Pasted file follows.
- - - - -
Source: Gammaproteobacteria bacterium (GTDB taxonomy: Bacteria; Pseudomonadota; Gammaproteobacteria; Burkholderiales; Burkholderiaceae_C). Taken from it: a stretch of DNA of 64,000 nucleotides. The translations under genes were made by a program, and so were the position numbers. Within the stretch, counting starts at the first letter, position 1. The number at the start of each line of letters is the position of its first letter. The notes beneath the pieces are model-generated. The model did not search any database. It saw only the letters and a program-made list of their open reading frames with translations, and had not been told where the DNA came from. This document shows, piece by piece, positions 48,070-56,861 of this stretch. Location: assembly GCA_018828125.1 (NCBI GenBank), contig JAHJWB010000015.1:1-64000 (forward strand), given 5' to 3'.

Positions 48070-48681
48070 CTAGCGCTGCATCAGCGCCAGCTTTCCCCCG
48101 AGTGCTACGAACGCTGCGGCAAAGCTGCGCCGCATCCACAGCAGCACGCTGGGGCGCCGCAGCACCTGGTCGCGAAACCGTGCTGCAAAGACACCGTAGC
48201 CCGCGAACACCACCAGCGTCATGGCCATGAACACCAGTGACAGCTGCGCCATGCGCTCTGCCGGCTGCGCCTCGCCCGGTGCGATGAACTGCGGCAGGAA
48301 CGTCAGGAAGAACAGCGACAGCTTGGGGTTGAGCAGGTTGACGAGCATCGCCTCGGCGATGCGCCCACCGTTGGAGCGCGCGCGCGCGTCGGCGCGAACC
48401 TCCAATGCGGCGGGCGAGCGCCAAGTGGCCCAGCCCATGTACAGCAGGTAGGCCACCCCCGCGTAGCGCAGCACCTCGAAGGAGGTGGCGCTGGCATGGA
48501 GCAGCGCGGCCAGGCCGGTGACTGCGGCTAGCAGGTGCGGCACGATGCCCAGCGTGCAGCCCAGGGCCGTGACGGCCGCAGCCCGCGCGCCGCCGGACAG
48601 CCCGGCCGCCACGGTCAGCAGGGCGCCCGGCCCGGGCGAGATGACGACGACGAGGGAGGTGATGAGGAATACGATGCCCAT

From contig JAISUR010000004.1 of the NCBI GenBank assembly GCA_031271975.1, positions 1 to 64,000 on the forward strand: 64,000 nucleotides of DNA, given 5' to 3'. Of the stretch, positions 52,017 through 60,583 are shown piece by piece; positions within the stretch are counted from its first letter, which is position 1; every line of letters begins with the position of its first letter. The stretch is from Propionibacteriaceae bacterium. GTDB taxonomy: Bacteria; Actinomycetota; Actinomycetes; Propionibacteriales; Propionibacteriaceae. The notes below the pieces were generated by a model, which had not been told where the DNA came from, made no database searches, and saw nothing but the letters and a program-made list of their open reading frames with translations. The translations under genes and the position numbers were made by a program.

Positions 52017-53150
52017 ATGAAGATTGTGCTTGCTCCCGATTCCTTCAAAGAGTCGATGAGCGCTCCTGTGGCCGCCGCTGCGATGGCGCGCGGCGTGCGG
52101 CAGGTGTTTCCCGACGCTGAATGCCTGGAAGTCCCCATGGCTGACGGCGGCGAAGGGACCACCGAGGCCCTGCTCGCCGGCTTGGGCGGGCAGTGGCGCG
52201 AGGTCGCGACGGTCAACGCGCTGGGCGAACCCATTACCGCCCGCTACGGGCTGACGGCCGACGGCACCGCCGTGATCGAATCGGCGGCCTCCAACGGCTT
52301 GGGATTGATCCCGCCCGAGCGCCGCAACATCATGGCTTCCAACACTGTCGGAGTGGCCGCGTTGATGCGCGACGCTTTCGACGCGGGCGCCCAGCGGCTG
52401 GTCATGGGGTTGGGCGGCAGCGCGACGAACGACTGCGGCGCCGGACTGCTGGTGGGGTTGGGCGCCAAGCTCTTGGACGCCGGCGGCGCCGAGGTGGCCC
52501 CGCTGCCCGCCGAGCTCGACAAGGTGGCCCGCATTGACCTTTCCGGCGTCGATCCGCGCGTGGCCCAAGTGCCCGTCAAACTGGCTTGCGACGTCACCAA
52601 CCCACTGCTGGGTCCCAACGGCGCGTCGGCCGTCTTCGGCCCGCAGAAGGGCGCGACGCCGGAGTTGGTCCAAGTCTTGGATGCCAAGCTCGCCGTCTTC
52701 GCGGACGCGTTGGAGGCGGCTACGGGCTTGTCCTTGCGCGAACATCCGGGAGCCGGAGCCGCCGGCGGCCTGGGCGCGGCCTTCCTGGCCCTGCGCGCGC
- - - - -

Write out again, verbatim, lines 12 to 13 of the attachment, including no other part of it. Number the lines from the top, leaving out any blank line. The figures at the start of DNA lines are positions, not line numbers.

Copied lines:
52017 ATGAAGATTGTGCTTGCTCCCGATTCCTTCAAAGAGTCGATGAGCGCTCCTGTGGCCGCCGCTGCGATGGCGCGCGGCGTGCGG
52101 CAGGTGTTTCCCGACGCTGAATGCCTGGAAGTCCCCATGGCTGACGGCGGCGAAGGGACCACCGAGGCCCTGCTCGCCGGCTTGGGCGGGCAGTGGCGCG